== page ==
Our age finds it difficult to come to grips with figures like Winston Churchill. The political leaders with whom we are familiar generally aspire to be superstars rather than heroes. The distinction is crucial. Superstars strive for approbation; heroes walk alone. Superstars crave consensus; heroes define themselves by the judgment of a future they see it as their task to bring about. Superstars seek success in a technique for eliciting support; heroes pursue success as the outgrowth of inner values.
The modern political leader rarely ventures to comment in public without having tested his views on focus groups, if indeed he does not derive them from a focus group. To a man like Churchill, the very concept of focus groups would have been unimaginable.
Thus in the space of a generation, Churchill, the quintessential hero, has been transformed from the mythic to the nearly incomprehensible.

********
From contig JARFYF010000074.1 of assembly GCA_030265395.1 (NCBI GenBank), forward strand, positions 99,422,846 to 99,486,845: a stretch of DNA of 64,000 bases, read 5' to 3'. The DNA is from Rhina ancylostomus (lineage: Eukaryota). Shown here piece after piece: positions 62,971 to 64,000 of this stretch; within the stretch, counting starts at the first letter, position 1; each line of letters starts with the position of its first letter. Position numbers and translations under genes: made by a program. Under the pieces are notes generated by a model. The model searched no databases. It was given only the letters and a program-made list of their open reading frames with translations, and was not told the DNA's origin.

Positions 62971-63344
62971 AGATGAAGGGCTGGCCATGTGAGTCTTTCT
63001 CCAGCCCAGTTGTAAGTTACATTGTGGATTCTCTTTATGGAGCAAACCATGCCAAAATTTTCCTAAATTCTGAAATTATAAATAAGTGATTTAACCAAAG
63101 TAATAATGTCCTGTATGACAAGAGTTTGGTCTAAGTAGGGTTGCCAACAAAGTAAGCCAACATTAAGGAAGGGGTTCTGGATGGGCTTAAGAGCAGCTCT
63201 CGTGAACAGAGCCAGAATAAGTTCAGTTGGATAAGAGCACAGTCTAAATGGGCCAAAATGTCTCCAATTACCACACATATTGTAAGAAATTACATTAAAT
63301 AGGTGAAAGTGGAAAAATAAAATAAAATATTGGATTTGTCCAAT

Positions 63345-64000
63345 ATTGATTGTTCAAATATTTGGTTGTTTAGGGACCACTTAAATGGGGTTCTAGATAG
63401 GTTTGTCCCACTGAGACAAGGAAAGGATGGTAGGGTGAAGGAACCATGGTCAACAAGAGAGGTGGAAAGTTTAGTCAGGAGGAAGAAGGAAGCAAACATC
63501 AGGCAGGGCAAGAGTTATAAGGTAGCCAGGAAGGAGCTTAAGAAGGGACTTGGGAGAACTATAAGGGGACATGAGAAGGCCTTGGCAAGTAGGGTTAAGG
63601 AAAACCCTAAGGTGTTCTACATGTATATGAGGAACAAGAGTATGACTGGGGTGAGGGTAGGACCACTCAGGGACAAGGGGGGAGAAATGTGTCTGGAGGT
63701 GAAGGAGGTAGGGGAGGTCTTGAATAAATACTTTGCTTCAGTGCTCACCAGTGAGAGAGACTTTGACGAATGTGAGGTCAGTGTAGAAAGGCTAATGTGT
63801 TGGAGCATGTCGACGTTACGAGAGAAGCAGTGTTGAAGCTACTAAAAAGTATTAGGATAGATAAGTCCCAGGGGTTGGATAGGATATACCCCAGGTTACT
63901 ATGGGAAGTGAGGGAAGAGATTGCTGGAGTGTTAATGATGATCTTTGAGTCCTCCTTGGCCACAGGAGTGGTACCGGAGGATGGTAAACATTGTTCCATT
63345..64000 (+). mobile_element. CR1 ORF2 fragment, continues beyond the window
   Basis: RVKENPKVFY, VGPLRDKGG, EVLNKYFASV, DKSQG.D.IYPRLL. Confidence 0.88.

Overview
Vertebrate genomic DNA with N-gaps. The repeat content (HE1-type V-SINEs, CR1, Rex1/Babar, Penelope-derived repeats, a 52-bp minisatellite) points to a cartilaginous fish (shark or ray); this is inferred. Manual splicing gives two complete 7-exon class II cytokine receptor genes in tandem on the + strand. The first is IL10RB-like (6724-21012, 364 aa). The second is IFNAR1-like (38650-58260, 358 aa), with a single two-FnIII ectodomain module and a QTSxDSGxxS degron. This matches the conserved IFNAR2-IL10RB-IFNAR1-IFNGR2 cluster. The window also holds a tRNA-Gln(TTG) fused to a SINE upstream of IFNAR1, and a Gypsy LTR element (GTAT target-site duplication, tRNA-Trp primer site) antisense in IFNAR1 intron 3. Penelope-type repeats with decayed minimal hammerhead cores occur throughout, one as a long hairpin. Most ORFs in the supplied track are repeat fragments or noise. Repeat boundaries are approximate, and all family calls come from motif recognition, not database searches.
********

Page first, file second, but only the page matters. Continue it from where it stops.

-Henry Kissinger in
the "New York Times Book Review,"
in his review of "Churchill," by Norman Rose (July 16, 1995)
THE BREATH OF LIFE
The air which our body requires envelops us on every hand. The air of itself seeks to enter our bodies and, for this reason, exerts pressure upon us. It is well known that it is more difficult to hold one's breath than it is to breathe. We need but exercise our organs of respiration, and air will enter forthwith into our lungs and perform its life-giving function to the entire body.
The air which our souls need also envelops all of us at all times and on all sides. God is round about us in Christ on every hand, with his many-sided and all-sufficient grace. All we need to do is to open our hearts.
-O. Hallesby in
GOD IN A NOISY WORLD
It is easy to say we believe in God as long as we remain in the little world ...1
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